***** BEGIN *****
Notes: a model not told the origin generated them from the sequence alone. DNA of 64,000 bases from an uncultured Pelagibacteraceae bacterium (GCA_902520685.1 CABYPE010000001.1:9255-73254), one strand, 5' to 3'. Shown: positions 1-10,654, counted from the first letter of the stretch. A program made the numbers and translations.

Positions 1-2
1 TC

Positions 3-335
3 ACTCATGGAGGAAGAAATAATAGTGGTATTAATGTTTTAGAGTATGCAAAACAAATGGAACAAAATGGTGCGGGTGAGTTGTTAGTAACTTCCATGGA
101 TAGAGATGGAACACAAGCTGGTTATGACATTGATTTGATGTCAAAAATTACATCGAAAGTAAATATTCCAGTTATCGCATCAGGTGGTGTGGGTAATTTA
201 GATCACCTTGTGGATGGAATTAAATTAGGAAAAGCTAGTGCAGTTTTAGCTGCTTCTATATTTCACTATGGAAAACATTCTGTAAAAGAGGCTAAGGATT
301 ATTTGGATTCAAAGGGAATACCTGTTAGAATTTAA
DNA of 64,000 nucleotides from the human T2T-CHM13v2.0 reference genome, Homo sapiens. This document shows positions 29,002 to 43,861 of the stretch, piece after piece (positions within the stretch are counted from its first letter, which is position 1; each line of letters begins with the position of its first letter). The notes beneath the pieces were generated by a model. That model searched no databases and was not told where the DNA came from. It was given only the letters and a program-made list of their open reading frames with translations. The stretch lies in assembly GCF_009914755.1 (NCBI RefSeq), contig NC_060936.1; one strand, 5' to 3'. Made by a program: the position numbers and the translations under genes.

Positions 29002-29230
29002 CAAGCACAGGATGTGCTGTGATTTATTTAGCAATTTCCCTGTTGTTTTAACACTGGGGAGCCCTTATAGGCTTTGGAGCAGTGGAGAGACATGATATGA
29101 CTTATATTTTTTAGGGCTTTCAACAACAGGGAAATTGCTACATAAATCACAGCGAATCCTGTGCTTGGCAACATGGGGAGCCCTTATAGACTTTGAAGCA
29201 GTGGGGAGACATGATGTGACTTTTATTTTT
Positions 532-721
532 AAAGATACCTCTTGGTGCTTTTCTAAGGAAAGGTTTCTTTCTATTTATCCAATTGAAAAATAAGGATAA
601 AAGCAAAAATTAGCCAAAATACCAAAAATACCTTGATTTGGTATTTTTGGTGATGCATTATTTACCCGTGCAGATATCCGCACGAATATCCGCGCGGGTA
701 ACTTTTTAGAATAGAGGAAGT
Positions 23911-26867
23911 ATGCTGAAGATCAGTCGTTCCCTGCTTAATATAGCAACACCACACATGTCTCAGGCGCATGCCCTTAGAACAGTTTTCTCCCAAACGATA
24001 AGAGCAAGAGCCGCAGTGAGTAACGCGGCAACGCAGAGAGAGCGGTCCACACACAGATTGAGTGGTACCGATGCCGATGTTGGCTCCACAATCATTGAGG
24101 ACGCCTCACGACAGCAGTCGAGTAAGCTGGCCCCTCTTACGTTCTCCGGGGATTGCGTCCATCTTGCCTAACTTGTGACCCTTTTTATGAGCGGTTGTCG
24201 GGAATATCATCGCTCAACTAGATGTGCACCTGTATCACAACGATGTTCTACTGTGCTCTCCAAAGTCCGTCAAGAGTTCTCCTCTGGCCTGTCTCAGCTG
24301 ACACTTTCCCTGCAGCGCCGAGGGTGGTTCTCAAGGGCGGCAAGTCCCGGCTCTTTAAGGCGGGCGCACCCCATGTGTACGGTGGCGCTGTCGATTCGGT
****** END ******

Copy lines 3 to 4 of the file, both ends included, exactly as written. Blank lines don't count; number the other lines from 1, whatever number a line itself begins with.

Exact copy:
1 TC

Positions 3-335